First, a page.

Fisheries management and conservation of sharks in Indonesia
Indonesian waters have a high diversity of sharks and rays, with at least 118 species belonging to 25 families found throughout the vast archipelago. Indonesia also has the highest shark landings globally and nearly all high-value shark species are overexploited and could be considered threatened. This situation is of international concern, especially among conservationists and elasmobranch scientists. Most of the shark catch in Indonesian waters is taken as bycatch of fisheries deploying various types of gear, including longlines, driftnets, handlines and purse-seines. However, sharks are also targeted in several regions of eastern and southern Indonesia, where they are often the main source of livelihood for many artisanal fishers. Shark fishing, whether targeted or bycatch, occurs throughout most of Indonesia’s waters, and the large size of the EEZ, which encompasses nearly 6 million km2, is a primary constraint regarding the effective management of shark fisheries. In 2009, 11 fisheries management zones were established through the gazetting of a regulation on regional fisheries, facilitating management by the Ministry of Marine Affairs and Fisheries. Here, we discuss how the implementation of a number of regulations gazetted by the Indonesian government to ensure sustainable utilisation of fisheries resources should take into account shark resources. We also examine recent elasmobranch conservation efforts by the government, including the recent designation of whale sharks Rhincodon typus and manta rays Manta alfredi and M. birostris as fully protected species, and a prohibition on exports of products of hammerhead Sphyrna spp. and oceanic whitetip sharks Carcharhinus longimanus.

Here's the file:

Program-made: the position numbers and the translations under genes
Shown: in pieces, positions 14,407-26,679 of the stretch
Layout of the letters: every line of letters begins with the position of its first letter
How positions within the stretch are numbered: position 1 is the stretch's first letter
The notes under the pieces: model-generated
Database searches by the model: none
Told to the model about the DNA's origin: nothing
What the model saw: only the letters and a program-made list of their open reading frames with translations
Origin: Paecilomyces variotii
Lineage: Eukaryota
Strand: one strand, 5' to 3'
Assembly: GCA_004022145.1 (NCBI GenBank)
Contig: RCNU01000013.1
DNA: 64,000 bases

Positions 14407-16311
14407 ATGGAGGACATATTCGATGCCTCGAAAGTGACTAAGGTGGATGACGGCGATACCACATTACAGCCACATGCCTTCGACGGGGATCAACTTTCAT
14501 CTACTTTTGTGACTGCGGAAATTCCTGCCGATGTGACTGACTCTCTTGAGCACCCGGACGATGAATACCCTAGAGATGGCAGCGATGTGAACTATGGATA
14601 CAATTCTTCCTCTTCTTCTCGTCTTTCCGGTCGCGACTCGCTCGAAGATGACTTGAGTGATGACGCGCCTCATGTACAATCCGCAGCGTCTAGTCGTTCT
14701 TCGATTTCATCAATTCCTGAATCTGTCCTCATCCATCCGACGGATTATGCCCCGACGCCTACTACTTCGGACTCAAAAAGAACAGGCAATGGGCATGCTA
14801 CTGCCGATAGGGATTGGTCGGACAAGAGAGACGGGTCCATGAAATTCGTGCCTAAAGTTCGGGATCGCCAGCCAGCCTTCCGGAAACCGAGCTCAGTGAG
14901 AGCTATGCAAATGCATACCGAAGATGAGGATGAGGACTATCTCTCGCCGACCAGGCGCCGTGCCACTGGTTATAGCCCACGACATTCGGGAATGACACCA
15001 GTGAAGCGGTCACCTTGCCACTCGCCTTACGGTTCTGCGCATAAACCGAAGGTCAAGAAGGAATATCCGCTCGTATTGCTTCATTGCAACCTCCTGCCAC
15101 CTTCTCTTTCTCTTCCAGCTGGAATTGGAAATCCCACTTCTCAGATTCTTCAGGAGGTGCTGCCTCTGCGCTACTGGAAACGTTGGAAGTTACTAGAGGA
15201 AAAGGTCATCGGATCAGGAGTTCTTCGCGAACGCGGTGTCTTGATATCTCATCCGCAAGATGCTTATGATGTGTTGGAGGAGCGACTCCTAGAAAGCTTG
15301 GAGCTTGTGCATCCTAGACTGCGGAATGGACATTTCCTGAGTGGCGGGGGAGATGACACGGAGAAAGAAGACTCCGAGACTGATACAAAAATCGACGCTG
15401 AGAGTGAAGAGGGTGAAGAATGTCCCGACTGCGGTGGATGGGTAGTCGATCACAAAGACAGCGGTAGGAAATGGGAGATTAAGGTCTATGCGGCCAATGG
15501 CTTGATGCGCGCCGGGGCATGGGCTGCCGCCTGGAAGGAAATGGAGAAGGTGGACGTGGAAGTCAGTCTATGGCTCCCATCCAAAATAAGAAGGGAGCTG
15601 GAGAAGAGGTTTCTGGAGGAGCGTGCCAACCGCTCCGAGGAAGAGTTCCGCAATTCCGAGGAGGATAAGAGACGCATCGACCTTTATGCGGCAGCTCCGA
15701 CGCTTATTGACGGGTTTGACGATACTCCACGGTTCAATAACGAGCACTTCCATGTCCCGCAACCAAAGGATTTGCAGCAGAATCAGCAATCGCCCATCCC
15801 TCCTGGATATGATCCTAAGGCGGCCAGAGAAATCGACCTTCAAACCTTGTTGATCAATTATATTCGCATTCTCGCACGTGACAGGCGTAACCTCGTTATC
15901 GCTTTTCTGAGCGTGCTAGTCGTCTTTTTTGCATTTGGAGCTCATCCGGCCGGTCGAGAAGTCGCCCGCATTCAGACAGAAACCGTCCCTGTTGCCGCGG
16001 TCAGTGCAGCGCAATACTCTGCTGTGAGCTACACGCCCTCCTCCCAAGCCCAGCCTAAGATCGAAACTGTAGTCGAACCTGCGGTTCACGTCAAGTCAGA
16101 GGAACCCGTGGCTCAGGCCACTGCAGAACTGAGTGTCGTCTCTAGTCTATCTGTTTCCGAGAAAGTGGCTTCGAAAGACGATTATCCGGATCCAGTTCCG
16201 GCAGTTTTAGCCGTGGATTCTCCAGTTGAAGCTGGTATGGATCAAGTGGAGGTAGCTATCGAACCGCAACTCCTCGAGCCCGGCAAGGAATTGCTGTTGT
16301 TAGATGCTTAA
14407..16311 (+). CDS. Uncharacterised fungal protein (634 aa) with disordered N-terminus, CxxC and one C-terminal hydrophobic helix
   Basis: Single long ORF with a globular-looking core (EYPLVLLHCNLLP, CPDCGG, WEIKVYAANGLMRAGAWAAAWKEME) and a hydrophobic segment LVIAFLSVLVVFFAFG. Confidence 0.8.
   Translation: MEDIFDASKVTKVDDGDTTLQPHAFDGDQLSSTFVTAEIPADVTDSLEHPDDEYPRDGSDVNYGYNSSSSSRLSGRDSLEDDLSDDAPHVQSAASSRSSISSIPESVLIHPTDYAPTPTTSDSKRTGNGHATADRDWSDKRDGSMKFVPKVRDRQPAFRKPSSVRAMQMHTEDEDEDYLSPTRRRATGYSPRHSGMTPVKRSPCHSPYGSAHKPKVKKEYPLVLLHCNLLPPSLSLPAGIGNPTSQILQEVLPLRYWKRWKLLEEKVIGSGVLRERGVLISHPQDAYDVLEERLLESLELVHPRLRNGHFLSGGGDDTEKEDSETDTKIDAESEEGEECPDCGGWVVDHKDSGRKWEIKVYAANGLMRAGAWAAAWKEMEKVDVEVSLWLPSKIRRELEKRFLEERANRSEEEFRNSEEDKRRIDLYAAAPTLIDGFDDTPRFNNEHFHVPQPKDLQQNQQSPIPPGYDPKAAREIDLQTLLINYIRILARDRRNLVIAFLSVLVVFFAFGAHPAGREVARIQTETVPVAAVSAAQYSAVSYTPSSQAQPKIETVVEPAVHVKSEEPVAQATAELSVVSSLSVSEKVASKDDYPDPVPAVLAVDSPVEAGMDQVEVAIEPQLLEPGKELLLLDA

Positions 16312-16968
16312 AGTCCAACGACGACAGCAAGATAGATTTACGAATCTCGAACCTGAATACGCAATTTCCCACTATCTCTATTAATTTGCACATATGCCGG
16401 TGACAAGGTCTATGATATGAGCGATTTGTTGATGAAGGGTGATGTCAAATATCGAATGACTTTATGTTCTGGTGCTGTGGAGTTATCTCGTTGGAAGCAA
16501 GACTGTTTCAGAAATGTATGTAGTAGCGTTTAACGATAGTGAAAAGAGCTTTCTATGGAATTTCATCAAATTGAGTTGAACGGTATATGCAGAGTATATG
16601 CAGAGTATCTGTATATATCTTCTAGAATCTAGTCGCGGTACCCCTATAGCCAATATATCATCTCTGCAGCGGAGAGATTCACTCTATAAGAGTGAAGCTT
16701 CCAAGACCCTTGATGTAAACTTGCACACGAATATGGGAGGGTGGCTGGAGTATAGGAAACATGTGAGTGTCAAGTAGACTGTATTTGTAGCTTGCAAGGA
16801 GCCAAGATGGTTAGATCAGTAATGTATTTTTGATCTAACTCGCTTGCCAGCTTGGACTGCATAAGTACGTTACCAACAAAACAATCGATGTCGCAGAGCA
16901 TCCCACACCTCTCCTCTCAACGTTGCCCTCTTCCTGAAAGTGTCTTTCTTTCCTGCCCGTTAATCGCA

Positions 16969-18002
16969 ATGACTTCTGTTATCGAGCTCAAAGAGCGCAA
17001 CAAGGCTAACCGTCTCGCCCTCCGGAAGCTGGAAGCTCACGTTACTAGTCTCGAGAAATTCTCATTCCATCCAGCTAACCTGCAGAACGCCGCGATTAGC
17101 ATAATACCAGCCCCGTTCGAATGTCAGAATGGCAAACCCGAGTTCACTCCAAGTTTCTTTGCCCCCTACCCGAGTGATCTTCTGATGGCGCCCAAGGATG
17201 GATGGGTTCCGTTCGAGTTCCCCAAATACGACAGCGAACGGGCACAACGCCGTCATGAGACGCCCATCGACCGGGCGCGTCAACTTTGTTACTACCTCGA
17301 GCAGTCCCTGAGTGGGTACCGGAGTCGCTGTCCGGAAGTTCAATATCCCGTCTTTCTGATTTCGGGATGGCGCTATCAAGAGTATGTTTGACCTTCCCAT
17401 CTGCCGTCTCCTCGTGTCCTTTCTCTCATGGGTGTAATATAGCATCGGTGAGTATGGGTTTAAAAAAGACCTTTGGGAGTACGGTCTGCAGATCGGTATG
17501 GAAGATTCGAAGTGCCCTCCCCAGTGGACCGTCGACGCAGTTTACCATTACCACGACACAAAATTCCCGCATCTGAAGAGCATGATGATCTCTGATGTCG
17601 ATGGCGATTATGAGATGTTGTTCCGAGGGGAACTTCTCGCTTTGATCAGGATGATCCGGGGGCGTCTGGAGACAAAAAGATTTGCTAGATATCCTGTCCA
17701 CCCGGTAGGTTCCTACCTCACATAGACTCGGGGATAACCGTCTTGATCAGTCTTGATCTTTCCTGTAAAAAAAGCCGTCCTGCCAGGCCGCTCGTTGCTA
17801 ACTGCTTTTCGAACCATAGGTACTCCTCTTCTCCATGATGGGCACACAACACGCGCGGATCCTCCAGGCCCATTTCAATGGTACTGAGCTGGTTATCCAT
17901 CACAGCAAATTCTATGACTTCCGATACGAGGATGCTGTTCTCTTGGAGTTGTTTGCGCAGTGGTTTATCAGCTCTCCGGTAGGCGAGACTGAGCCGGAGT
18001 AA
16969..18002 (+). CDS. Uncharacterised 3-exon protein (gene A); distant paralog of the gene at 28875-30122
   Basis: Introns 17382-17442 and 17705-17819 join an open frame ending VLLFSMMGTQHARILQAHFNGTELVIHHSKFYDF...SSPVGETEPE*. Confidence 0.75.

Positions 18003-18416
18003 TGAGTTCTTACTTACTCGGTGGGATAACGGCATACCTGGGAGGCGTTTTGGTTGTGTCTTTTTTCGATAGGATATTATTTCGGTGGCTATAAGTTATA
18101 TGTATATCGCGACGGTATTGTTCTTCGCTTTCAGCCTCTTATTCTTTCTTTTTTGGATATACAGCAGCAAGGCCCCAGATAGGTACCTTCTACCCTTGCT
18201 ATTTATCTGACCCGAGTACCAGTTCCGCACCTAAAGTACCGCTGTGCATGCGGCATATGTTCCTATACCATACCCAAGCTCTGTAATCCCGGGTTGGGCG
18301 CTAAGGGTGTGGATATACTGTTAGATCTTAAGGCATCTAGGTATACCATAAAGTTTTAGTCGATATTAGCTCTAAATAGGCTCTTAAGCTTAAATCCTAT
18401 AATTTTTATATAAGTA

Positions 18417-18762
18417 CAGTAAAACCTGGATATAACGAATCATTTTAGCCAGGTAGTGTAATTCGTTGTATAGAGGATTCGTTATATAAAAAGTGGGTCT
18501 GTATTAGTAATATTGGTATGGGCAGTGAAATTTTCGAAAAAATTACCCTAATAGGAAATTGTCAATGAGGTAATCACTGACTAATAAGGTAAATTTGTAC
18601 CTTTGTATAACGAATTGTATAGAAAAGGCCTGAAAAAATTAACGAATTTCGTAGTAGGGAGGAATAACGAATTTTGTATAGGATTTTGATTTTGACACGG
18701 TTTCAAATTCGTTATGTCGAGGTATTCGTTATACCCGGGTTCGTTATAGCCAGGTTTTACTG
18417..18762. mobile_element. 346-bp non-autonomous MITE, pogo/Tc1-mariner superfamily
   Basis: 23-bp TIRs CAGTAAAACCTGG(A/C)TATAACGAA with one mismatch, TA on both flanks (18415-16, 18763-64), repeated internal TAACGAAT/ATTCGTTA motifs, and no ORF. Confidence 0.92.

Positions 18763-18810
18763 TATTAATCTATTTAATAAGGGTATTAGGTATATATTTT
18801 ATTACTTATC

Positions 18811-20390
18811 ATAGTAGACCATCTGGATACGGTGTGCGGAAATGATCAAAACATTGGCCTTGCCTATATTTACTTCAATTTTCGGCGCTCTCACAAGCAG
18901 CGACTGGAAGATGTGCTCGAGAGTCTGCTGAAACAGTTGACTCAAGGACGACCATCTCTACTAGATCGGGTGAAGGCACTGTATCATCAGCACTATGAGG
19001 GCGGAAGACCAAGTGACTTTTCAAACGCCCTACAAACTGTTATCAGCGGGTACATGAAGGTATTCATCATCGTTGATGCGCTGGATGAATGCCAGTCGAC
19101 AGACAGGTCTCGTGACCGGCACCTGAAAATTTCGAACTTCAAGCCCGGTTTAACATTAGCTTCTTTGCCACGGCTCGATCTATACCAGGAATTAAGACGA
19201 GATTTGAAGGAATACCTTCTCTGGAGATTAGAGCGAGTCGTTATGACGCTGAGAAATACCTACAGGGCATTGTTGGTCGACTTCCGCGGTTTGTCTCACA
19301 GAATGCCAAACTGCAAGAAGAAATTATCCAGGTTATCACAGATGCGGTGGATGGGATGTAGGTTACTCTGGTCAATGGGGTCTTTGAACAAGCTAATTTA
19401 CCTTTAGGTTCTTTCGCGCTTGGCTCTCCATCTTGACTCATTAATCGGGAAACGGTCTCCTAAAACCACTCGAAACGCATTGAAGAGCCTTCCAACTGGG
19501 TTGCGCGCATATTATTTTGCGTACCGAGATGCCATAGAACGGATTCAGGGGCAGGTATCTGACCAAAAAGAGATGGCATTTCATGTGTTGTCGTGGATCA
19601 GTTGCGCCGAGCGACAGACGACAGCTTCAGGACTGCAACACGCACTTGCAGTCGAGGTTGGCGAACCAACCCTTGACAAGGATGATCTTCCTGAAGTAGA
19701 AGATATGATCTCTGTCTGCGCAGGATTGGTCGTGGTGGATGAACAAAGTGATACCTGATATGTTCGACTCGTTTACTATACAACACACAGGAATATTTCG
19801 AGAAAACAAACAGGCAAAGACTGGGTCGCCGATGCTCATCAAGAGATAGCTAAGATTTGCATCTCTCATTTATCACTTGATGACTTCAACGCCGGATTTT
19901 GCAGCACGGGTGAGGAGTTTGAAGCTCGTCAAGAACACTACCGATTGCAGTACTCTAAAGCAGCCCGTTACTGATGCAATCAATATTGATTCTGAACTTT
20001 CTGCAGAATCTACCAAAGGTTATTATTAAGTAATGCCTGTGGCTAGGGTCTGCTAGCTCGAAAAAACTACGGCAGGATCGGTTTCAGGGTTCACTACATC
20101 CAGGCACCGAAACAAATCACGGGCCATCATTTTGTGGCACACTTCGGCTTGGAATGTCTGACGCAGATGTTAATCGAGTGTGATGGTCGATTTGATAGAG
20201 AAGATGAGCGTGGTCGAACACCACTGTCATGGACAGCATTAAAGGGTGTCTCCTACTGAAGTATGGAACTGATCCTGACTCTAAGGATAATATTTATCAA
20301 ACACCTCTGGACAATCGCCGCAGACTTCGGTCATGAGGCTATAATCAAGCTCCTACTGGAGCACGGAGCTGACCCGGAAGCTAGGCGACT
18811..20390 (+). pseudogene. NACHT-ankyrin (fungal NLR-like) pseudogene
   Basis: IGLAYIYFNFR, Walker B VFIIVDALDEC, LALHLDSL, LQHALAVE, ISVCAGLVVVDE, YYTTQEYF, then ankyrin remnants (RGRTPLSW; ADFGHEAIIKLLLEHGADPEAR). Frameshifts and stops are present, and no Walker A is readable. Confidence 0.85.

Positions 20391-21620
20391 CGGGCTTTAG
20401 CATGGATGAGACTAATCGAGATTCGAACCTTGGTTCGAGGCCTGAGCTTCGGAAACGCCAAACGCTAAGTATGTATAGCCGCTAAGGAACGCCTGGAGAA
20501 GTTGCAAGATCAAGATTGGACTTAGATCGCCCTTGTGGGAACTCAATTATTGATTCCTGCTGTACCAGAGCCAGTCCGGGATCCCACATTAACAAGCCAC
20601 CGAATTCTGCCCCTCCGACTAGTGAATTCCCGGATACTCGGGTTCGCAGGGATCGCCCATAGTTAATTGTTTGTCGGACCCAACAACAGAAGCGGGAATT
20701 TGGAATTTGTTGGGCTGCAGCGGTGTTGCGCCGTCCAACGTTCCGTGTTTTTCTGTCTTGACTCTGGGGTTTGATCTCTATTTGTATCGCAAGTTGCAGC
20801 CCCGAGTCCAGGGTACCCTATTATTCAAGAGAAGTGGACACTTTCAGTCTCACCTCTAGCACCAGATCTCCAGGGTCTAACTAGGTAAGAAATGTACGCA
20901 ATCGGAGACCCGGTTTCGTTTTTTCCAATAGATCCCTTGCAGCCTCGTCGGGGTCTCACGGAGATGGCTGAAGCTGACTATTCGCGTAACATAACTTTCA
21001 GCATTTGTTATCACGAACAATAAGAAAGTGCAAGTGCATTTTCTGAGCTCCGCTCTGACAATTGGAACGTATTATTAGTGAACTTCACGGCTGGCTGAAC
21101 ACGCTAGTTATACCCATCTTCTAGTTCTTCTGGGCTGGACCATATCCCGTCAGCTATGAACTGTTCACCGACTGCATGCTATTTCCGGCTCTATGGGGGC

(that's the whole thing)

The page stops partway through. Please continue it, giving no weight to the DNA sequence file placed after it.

Keywords: IUU fishing, regulation, shark fisheries